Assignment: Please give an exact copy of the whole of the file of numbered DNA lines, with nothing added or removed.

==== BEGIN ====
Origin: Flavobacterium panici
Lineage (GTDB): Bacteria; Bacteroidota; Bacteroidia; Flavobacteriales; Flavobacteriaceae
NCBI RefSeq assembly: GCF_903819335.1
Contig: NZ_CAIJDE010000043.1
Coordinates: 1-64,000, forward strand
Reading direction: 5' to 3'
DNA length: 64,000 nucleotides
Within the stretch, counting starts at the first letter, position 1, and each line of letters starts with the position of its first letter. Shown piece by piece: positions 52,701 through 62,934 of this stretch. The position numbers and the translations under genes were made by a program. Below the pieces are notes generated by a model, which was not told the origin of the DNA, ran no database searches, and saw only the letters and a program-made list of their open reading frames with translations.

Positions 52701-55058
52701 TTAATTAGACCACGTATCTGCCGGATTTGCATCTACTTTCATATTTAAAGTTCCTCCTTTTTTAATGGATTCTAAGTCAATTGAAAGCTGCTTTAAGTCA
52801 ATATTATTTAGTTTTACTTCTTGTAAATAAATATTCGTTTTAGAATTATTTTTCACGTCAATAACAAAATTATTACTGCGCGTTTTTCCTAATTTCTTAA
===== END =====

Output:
Origin: Flavobacterium panici
Lineage (GTDB): Bacteria; Bacteroidota; Bacteroidia; Flavobacteriales; Flavobacteriaceae
NCBI RefSeq assembly: GCF_903819335.1
Contig: NZ_CAIJDE010000043.1
Coordinates: 1-64,000, forward strand
Reading direction: 5' to 3'
DNA length: 64,000 nucleotides
Within the stretch, counting starts at the first letter, position 1, and each line of letters starts with the position of its first letter. Shown piece by piece: positions 52,701 through 62,934 of this stretch. The position numbers and the translations under genes were made by a program. Below the pieces are notes generated by a model, which was not told the origin of the DNA, ran no database searches, and saw only the letters and a program-made list of their open reading frames with translations.

Positions 52701-55058
52701 TTAATTAGACCACGTATCTGCCGGATTTGCATCTACTTTCATATTTAAAGTTCCTCCTTTTTTAATGGATTCTAAGTCAATTGAAAGCTGCTTTAAGTCA
52801 ATATTATTTAGTTTTACTTCTTGTAAATAAATATTCGTTTTAGAATTATTTTTCACGTCAATAACAAAATTATTACTGCGCGTTTTTCCTAATTTCTTAA